If you have ever visited Baltzersen’s and thought Yorkshire and Scandinavia is an interesting mix then one of Copenhagen’s most famous lunch spots, The Royal Smushi Café, has an even less likely fusion – Danish and Japanese.
You enter head towards the café by passing through an archway just off plush Amagertorv, an open street in the central shopping district. I have a feeling that as uneducated foreigners we have probably missed some of Copenhagen’s nicest places lurking quietly behind these archways. Despite winter still just about maintaining an icy grip on the city the artificial sound of bird song is all around you as you make your way into the cafes surprisingly serene front courtyard – shared with the Royal Copenhagen porcelain shop.
The café itself is not what you would expect to find next to such serious neighbours. The café’s website describes the interior as ‘funky baroque’ and they have collaborated with some very famous names in Danish manufacturing to create their look including; Royal Copenhagen, Georg Jensen, Fritz Hansen, Bang & Olufsen, Kvadrat, Carlsberg, Holmegaard. The ceilings are tall, walls white with splashes of bright colours and the lighting provided by sparkling privately commissioned Holmegaard chandeliers.
The main event is their fusion concept called ‘Smushi’ which I am sure you have now guessed is a mixture of Danish open sandwiches (smørrebrød – Danish spelling) and sushi. These little bites are available at 48 Kr (£5.60) each or a selection of 3 for 135 Kr (£15.80). We both went for tea and experienced what seems to be the preferred method of serving tea in Copenhagen. Loose-leaf tea scooped into a tea bag and secured on the top of the cup using a skewer, a little plate to deposit the used bag was provided. Wellness Tea and Mary’s Tea nicely served using Royal Copenhagen china.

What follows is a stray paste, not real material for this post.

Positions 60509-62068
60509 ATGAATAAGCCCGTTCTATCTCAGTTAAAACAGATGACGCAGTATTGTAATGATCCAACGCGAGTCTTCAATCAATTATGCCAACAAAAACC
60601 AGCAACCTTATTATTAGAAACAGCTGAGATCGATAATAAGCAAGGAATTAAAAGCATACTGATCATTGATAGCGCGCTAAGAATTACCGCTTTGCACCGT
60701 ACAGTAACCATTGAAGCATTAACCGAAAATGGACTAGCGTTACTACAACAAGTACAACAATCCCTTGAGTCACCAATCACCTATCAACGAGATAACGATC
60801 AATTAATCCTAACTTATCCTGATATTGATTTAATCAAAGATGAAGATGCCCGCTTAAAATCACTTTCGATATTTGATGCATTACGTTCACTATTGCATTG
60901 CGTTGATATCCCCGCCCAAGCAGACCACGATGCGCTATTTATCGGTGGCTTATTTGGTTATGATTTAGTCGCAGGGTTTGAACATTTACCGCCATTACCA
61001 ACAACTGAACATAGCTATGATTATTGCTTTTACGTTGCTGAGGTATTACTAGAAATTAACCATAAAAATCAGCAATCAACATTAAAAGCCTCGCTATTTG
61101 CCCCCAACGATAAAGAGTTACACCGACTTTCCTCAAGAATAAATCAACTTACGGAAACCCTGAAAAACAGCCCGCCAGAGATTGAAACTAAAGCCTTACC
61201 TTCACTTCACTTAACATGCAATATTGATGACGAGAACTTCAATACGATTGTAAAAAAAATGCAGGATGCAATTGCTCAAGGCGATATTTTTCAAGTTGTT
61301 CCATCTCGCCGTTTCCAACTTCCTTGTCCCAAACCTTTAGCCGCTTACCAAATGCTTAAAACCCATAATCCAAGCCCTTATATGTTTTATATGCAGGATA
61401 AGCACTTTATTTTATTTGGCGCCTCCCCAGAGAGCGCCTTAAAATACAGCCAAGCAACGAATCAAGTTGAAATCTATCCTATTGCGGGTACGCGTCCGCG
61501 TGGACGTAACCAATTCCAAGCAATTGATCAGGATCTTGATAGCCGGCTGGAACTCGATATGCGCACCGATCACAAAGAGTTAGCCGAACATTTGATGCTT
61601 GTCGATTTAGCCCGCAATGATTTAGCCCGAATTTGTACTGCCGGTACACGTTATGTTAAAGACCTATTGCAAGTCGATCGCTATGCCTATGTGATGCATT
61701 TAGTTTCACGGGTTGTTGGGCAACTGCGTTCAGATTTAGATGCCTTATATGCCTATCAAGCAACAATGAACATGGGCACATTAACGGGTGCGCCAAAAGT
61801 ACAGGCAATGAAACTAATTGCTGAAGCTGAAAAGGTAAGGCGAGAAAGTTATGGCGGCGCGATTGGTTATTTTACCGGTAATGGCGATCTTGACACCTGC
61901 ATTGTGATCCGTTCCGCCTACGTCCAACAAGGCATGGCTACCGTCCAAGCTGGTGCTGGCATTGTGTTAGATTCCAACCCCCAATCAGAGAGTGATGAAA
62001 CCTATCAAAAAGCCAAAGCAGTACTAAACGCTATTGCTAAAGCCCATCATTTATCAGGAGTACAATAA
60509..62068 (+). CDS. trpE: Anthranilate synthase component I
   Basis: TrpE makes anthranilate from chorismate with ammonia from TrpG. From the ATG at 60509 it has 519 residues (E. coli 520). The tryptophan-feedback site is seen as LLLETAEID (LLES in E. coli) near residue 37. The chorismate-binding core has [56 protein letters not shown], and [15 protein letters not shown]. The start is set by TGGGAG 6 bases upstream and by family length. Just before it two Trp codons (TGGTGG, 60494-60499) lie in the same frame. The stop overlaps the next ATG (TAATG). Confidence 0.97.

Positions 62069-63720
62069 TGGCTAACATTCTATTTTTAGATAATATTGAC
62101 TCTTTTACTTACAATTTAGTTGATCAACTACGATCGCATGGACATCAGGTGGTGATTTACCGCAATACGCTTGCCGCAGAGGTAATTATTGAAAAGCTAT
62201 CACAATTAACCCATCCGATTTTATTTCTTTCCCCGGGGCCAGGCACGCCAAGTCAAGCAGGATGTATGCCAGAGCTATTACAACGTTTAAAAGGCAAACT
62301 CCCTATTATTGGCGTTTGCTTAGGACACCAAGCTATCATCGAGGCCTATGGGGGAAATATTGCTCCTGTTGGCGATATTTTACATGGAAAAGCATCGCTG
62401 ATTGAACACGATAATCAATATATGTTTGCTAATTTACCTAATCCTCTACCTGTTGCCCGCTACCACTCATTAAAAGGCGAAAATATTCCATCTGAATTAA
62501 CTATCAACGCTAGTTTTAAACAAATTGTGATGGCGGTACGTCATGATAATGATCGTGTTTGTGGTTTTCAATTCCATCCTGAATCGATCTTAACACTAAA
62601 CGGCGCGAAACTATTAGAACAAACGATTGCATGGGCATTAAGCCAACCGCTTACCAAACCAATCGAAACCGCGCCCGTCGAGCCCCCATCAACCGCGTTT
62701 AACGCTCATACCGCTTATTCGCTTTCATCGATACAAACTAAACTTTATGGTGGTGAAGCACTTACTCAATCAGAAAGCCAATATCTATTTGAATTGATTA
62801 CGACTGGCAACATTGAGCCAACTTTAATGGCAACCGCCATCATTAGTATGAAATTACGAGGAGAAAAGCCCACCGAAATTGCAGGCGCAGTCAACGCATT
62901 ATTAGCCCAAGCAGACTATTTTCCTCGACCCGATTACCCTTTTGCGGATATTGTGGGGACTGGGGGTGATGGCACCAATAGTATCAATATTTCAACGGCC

We plumped for the fish, venison and beef before realising that Katie wouldn’t be able to eat most of them due to pregnancy so we added the soup of the day, which was cauliflower and white fish. They were beautifully presented, arrived with little delay and were polished off within a similar timeframe. The soup was fresh and light and the fish flaky so it fell apart with just a little pressure from the fork.
The operation has been around for a number of years and service is unsurprisingly very slick. The majority of diners seemed to be enjoying a glass of wine with their lunch, upping the average spend per customer and allowing the café itself to be spacious without the need to cram customers in. We enjoyed our lunch and are glad we visited but neither smørrebrød or surroundings were our favourite in Copenhagen.